Archive for December, 2012

Monthly Donations: LibreOffice and The Pegasus Foundation

Wednesday, December 26th, 2012

It’s the jolly festive time of year and I’m mostly spending time with my family and consuming lots of pierogi, but at this very moment I’m taking a break from that to take care of the monthly donations.

This time I’m donating to LibreOffice, the free and open source office suite. It’s the Phoenix that arose from the ashes of OpenOffice.org, when the latter fell prey to the behemoth Oracle, and it’s yet another open source application that I use almost every day. The Document Foundation, which is the organization behind LibreOffice, is currently collecting funds for their 2013 budget, and my little contribution is going to support that.

My second donation is to The Pegasus Foundation, based in Warsaw, dedicated to saving horses bound for slaughter. The Foundation is in operation since 2002 and has rescued more than 170 horses, giving them a new life in children hippotherapy centers or allowing them to live out their remaining years in a safe place.

Happy Birthday Perl

Tuesday, December 18th, 2012

Happy 25th Birthday, Perl! I made you a card:

perl -C -e'print map+(v9635 x8^unpack B8).(v10)[++$n%9],(unpack
    u,"MK__^=^WW_S_WK)FNO\$3F5U\$7BJJ.=>U51S-WK)GNM>UF=W%[K[N>?___SW__")=~/./g'

Building a Search Web App with Dancer and Sphinx

Friday, December 14th, 2012

In this article, we’ll develop a basic search application using Dancer and Sphinx. Sphinx is an open source search engine that’s fairly easy to use, but powerful enough to be deployed in high-traffic sites, such as Craigslist and Dailymotion.

In keeping with this year’s Dancer Advent Calendar trend, the example app will be built on Dancer 2, but it should work just as well with Dancer 1.

Alright, let’s get to work.

The Data

Our web application will be used to search through documents stored in a MySQL database. We’ll use a simple table with the following structure:

CREATE TABLE documents (
    id int NOT NULL AUTO_INCREMENT,
    title varchar(200) NOT NULL,
    contents_text text NOT NULL,
    contents_html text NOT NULL,
    PRIMARY KEY (id)
);

Each document has an unique ID, a title, and contents, stored as both plain text and as HTML. We need the two formats for different purposes — HTML will be used to display the document in the browser, while plain text will be fed to the indexing mechanism of the search engine (because we do not want to index the HTML tags, obviously).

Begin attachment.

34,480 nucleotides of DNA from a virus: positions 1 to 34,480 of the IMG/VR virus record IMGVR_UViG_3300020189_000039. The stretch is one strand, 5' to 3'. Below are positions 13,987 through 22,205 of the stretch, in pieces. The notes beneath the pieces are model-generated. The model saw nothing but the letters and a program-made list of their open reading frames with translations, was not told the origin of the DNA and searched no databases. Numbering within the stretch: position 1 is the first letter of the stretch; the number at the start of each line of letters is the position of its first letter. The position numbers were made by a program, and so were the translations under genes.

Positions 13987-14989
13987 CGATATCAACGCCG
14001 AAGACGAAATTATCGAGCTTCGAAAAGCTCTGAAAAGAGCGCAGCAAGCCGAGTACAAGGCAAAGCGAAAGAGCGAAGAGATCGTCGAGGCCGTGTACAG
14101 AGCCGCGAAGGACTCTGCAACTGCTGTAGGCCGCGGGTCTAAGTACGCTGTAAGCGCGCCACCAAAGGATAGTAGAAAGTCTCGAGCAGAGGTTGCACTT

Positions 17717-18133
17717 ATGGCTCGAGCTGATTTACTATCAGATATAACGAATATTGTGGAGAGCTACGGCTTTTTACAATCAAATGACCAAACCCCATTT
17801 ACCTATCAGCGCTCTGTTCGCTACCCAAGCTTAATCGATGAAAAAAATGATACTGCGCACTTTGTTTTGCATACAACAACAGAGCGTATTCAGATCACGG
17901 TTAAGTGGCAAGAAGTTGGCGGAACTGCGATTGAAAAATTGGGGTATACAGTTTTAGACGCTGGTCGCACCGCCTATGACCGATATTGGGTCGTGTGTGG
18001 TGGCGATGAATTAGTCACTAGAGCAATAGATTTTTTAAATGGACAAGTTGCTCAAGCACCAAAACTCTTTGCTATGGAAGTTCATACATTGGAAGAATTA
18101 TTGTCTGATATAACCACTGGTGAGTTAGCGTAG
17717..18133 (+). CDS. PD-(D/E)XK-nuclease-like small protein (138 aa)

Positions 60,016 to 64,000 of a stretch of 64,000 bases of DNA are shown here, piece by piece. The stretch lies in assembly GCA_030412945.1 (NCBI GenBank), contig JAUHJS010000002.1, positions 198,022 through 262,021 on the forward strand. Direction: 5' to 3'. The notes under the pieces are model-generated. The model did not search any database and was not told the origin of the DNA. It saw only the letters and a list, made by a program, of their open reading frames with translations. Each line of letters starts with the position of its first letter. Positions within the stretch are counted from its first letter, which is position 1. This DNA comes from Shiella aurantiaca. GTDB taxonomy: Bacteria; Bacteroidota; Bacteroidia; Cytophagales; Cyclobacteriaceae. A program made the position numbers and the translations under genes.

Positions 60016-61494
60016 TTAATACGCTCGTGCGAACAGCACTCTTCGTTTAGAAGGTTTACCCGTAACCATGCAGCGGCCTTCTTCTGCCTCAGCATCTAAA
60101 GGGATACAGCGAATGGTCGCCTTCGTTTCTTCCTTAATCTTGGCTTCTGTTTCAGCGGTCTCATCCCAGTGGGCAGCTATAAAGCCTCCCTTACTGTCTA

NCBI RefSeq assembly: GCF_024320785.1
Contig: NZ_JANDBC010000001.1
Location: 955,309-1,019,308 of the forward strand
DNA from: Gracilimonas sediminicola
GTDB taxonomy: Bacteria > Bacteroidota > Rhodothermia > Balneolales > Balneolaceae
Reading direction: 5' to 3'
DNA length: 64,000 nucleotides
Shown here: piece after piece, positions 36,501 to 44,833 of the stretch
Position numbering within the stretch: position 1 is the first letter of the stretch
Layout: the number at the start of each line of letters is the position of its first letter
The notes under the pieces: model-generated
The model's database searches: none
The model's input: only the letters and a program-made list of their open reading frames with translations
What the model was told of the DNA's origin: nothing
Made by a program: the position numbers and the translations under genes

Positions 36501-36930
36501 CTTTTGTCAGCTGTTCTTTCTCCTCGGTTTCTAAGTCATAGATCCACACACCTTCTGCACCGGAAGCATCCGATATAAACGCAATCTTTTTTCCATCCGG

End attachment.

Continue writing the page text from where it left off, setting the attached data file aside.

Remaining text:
We can populate the database with any kind of document data — for my test version, I used a simple script to fill the database with POD documentation extracted from Dancer distribution. The script is included at the end of this article, in case you’d like to use it yourself.

Installation and Configuration of Sphinx

Sphinx can be installed pretty easily, using one of the pre-compiled .rpm or .deb packages, or the source tarball. These are available at the download page at SphinxSearch.com — grab the one that suits you and follow the installation instructions.

When Sphinx is installed, it needs to be configured before we can play with it. Its main configuration file is usually located at /etc/sphinx/sphinx.conf. For our purposes, a very basic setup will do — we’ll put the following in the sphinx.conf file:

source documents
{
    type        = mysql
    sql_host    = localhost
    sql_user    = user
    sql_pass    = hunter1
    sql_db      = docs

    sql_query   = \
        SELECT id, title, contents_text FROM documents
}

index test
{
    source          = documents
    charset_type    = utf-8
    path            = /usr/local/sphinx/data/test
}

This defines one source, which is what Sphinx uses to gather data, and one index, which will be created by processing the collected data and will then be queried when we perform the searches. In our case, the source is the documents database that we just created. Thesql_query directive defines the SELECT query that Sphinx will use to pull the data, and it includes all the fields from the documents table, except contents_html — like we said, HTML is not supposed to be indexed.

That’s all that we need to start using Sphinx. After we make sure the searchd daemon is running, we can proceed with indexing the data. We call indexer with the name of the index:

$ indexer test

It should spit out some information about the indexing operation, and when it’s done, we can do our first search:

$ search "plugin"

index 'test': query 'plugin ': returned 8 matches of 8 total in 0.002 sec

displaying matches:
1. document=19, weight=2713
2. document=44, weight=2694
3. document=20, weight=1713
4. document=2, weight=1672
5. document=1, weight=1640
6. document=13, weight=1640
7. document=27, weight=1601
8. document=28, weight=1601

Apparently, there are 8 documents in the Dancer documentation with the word plugin, and the one with the ID of 19 is the highest ranking result. Let’s see which document that is:

mysql> SELECT title FROM documents WHERE id = 19;
+----------------------------------------------------+
| title                                              |
+----------------------------------------------------+
| Dancer::Plugin - helper for writing Dancer plugins |
+----------------------------------------------------+

It’s the documentation for Dancer::Plugin, and it makes total sense that this is the first result for the word plugin. Sphinx setup is thus ready and we can get to the web application part of our little project.

(more…)

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